Gaining the Production Chops to Thrive as a UX Designer

User experience design invariably involves user interfaces, and when clients call upon professional design teams, they expect the best. Today's bootcamps generate lots of candidates who understand theory and concepts of user experience design, but don't have the cycles of practice that create efficient work and muscle memory.

So how can agencies hire and nurture junior UX design talent while continuing to overdeliver on quality for their clients?

In June, Slide UX welcomed Marisa Chantharayukhonthorn into a 12-week production apprenticeship, a new program intended to help associate-level UX designers develop the eye and crisp UI production chops that they need to function efficiently.

We wanted to provide a path for entry-level design hires who are excited about UX and UI - to allow them to develop and practice the foundational production skills used to design screens, polish presentations and create diagrams. Along the way, the program also acclimates the apprentice to Slide's project workflow, client management approach, values, and systems so that if hired, they're ready to hit the ground running.

So how'd it go? Marisa shared a few themes from her experience.

Entry-level designers don’t know what they don’t know.

Marisa says, “I learned a lot of skills that I realized I didn't know before, like how important being pixel perfect is and doing it before development. So when you hand it off to developers, you know exactly what it's suppose to look like.”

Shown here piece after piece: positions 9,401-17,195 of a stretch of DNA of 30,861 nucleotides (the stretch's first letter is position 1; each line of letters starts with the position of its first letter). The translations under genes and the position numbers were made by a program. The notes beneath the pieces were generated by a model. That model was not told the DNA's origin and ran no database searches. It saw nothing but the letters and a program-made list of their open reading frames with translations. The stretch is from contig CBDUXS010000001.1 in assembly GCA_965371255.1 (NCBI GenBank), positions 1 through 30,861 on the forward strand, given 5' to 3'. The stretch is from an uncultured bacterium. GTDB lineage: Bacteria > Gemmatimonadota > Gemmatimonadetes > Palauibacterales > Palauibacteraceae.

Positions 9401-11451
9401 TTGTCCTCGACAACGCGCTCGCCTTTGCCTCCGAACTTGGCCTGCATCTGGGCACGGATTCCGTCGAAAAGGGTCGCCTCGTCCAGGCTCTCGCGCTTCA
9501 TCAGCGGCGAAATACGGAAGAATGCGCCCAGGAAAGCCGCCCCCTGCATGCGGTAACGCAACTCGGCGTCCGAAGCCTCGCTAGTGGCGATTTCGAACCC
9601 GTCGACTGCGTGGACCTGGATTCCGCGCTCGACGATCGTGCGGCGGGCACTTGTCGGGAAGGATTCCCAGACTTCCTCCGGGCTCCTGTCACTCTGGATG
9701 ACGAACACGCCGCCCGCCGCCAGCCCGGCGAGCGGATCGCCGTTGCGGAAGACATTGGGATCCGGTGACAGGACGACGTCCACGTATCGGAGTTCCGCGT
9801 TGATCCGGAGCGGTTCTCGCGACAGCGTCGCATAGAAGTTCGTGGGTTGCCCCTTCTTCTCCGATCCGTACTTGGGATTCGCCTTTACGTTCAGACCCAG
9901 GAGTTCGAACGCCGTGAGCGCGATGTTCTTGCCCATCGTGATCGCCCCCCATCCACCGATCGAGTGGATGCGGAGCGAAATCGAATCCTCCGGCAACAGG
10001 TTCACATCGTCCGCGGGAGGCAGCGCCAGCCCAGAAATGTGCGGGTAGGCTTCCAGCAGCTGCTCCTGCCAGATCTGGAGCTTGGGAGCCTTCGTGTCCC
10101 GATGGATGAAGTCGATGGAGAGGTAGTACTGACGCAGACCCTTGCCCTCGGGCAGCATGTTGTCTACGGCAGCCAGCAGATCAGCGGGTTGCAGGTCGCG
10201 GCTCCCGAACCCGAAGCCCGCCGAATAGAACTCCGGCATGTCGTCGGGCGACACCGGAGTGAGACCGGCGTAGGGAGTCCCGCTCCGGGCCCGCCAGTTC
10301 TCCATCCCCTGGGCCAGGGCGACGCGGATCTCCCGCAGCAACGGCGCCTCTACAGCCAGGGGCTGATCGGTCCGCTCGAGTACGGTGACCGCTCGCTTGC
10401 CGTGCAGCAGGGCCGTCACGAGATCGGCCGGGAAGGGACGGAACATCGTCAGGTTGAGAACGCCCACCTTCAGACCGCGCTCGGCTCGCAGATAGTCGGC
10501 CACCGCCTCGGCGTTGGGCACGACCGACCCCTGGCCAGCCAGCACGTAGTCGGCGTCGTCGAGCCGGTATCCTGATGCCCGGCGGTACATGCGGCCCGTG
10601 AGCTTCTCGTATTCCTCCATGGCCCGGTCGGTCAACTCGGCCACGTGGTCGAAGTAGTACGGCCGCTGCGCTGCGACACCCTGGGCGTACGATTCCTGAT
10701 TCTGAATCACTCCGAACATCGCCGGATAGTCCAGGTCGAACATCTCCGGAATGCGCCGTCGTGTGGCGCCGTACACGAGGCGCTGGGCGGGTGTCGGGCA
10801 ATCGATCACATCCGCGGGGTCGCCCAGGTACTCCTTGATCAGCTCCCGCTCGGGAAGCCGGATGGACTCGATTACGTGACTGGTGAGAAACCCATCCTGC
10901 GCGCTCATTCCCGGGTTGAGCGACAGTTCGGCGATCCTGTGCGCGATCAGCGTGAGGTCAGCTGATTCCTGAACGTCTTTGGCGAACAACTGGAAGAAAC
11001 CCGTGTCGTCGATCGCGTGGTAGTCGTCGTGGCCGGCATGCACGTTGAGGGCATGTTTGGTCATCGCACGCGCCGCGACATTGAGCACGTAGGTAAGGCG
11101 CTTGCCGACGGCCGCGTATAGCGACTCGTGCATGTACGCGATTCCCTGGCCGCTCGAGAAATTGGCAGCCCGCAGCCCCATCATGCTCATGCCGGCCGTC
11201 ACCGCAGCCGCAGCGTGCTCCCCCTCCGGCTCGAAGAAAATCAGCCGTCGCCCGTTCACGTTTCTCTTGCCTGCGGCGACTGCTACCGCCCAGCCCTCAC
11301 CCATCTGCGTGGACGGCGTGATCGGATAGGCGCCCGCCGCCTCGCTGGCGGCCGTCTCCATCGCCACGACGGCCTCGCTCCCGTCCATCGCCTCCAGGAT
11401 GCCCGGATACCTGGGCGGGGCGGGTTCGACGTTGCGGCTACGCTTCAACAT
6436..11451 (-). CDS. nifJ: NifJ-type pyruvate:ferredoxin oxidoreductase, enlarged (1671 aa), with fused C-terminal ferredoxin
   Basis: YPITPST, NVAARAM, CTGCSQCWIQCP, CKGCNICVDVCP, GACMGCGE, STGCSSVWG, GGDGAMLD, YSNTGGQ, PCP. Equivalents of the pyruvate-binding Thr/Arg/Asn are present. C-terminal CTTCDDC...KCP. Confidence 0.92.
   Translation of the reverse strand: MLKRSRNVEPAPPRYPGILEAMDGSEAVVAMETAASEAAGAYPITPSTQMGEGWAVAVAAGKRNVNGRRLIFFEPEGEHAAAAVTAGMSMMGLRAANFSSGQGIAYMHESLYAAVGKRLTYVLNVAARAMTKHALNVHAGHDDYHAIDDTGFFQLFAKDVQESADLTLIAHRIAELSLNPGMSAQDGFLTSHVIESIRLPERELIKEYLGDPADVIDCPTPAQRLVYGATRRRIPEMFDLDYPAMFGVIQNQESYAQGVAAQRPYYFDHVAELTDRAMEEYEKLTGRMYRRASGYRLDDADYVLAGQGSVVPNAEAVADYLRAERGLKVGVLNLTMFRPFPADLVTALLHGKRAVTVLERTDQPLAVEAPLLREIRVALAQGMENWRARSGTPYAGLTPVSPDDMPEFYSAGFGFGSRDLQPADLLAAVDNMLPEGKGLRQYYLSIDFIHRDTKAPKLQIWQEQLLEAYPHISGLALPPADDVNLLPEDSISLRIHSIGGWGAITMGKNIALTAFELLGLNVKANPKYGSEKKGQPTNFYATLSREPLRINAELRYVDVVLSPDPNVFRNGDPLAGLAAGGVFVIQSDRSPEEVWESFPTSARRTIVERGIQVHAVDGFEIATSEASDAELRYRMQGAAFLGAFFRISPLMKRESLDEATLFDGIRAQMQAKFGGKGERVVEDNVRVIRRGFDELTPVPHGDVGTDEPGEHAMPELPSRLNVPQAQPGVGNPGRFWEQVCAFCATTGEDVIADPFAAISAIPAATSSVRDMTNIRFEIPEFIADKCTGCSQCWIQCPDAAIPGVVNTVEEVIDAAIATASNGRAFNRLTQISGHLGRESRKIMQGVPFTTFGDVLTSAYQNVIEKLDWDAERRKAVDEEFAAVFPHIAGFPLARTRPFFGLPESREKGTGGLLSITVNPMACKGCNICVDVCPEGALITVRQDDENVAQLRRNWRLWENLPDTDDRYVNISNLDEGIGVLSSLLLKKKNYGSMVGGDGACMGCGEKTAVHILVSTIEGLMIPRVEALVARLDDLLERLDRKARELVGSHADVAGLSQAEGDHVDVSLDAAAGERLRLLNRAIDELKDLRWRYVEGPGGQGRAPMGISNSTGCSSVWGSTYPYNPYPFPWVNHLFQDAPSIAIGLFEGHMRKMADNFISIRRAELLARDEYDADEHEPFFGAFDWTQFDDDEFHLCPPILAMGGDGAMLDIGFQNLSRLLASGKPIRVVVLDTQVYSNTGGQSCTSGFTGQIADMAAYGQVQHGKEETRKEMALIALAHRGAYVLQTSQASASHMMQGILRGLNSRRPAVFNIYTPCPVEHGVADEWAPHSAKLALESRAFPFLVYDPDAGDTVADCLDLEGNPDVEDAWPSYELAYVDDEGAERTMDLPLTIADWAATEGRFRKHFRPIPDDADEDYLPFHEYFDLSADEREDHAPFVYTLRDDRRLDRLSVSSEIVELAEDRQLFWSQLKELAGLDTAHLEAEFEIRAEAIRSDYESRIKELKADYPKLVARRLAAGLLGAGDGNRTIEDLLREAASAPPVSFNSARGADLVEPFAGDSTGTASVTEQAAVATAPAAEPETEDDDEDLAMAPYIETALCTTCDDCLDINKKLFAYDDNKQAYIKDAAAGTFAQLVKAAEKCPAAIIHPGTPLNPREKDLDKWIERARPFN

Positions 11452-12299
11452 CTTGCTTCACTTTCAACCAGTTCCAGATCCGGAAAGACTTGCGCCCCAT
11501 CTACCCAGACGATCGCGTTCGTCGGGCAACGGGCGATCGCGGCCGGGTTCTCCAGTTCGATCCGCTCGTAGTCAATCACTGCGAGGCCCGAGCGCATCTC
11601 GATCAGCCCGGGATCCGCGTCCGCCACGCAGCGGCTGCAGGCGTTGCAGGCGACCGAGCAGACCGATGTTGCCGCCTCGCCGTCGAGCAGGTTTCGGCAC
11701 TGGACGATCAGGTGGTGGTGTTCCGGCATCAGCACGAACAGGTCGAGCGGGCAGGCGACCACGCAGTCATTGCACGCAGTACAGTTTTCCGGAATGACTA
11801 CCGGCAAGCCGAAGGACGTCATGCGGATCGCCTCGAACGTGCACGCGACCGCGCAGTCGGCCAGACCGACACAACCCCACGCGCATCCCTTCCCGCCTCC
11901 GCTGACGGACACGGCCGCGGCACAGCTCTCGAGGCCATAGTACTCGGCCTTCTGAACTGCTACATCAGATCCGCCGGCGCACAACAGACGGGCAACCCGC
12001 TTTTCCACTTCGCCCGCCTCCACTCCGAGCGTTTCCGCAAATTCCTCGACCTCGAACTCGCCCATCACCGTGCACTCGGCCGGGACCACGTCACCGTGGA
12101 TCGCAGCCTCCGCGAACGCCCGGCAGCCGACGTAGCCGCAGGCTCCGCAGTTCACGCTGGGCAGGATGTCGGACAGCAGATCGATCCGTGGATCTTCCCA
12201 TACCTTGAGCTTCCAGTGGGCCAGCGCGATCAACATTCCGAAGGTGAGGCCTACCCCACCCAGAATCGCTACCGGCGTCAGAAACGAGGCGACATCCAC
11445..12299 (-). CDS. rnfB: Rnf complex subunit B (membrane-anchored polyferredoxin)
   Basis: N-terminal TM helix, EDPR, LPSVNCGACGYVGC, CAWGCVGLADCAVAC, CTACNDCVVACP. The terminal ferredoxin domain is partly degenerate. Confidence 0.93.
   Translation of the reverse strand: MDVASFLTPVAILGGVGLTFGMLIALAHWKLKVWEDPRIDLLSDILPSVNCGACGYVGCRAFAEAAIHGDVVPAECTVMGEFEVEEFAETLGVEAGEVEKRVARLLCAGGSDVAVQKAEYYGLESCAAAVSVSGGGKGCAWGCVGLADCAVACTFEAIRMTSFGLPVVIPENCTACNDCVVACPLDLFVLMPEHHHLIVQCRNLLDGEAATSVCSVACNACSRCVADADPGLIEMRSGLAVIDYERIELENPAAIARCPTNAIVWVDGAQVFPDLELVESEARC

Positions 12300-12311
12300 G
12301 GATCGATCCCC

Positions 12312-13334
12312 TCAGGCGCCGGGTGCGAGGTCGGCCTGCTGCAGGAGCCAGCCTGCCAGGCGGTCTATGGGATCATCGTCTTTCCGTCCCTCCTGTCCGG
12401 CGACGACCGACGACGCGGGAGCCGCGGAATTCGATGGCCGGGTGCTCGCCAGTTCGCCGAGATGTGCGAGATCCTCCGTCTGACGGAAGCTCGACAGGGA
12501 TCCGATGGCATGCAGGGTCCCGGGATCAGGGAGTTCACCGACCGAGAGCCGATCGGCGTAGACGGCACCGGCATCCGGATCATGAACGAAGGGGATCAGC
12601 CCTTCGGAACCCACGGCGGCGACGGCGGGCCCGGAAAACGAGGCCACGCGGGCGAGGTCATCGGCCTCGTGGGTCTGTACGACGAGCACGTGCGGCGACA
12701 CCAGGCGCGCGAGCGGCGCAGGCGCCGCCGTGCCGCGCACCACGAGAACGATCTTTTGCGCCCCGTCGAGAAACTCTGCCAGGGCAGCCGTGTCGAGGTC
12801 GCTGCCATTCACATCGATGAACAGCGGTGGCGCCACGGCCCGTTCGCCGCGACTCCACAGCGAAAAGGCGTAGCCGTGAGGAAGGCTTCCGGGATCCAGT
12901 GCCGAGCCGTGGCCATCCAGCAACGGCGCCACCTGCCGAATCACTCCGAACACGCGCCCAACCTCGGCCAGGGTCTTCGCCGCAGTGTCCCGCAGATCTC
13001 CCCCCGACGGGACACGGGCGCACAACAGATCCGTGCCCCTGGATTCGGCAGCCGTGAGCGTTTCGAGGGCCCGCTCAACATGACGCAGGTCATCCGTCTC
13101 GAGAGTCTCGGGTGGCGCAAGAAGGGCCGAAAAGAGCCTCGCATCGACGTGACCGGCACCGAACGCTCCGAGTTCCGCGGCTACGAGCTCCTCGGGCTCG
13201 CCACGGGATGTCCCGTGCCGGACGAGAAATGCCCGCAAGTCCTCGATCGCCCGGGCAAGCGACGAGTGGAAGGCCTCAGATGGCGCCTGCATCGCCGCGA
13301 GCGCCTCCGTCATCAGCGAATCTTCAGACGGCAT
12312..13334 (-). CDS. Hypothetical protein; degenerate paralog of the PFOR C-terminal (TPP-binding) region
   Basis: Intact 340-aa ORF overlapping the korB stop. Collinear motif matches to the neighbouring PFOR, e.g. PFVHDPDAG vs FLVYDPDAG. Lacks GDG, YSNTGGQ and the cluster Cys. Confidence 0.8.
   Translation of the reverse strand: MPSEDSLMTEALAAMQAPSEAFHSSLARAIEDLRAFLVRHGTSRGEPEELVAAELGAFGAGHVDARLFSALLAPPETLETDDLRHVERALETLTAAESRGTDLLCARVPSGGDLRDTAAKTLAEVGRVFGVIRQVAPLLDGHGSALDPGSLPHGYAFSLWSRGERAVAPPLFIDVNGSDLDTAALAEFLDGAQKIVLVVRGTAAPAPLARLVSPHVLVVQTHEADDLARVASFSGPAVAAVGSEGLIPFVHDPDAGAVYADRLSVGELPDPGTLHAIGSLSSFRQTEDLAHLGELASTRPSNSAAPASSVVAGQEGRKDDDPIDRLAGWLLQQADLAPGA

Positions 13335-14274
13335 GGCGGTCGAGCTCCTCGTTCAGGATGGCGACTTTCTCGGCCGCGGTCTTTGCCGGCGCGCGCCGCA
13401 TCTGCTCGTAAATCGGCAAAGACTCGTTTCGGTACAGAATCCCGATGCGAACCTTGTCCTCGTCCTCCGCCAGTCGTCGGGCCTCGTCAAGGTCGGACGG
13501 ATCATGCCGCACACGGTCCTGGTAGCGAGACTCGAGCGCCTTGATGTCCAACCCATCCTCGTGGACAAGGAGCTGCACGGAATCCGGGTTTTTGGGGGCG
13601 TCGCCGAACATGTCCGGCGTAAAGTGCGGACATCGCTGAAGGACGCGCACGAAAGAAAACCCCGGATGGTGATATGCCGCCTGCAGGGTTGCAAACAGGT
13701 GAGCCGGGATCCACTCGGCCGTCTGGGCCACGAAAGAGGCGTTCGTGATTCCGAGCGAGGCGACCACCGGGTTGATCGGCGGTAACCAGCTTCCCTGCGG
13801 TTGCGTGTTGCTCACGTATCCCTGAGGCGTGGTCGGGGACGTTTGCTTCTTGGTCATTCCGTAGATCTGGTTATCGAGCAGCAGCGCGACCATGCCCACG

Observing more experienced designers can help reveal simple techniques to be more efficient.

What type of things did she learn from others? “Really knowing something as simple what masking means. Usually I would size things down, but I didn't know you could mask things to fit inside a box.”

Marisa working hard, coffee diligently by her side.

Marisa working hard, coffee diligently by her side.

Co-founder Brant Young agrees, “Designers need both fundamentals and techniques. There are things that are fundamental like - for scaling, you should always scale proportionately. Don't ever skew things. Versus techniques, which would be masking.”

It's hard for a novice to gauge the time it'll take to get things right.

Marisa shares, “I realized I thought something would be quicker to do, but it almost took twice as long because I'd notice things were off by one or two pixels.”

Taking a step back helps a designer see opportunities.

Marisa noticed that uploading her work and then reviewing it helped her catch her own errors. “After I upload it, I would notice something else was wrong and would go re-do that. It was small, incremental things that I missed the first time around.”

Creative Director Chad Currie agrees, “It's not so much about being fast or right the first time, although that would be nice. It's an important skill to see the whole process and not stop QA'ing your work.”

Having successfully completed the apprenticeship, Marisa has now joined Slide UX team full-time as an Associate UX Designer. (Congrats, Marisa! Well earned!)

“We're always excited to find someone like Marisa with good judgement, high taste level, and communication skills that sustain a lasting UX success,” says Currie. “Those things are hard to teach. But we all need that period in our careers to get the 'reps' that turn production into a reflex. That leaves more brain cycles for the important stuff in the future.”

Looking back at the experience, Marisa feels that the experience was valuable. “I've gotten a lot better at doing the things I was previously doing, but with a lot more clarity and conciseness. It's helped me become more confident in my ability to design and grow a better eye for precision, which sets me up for future success.”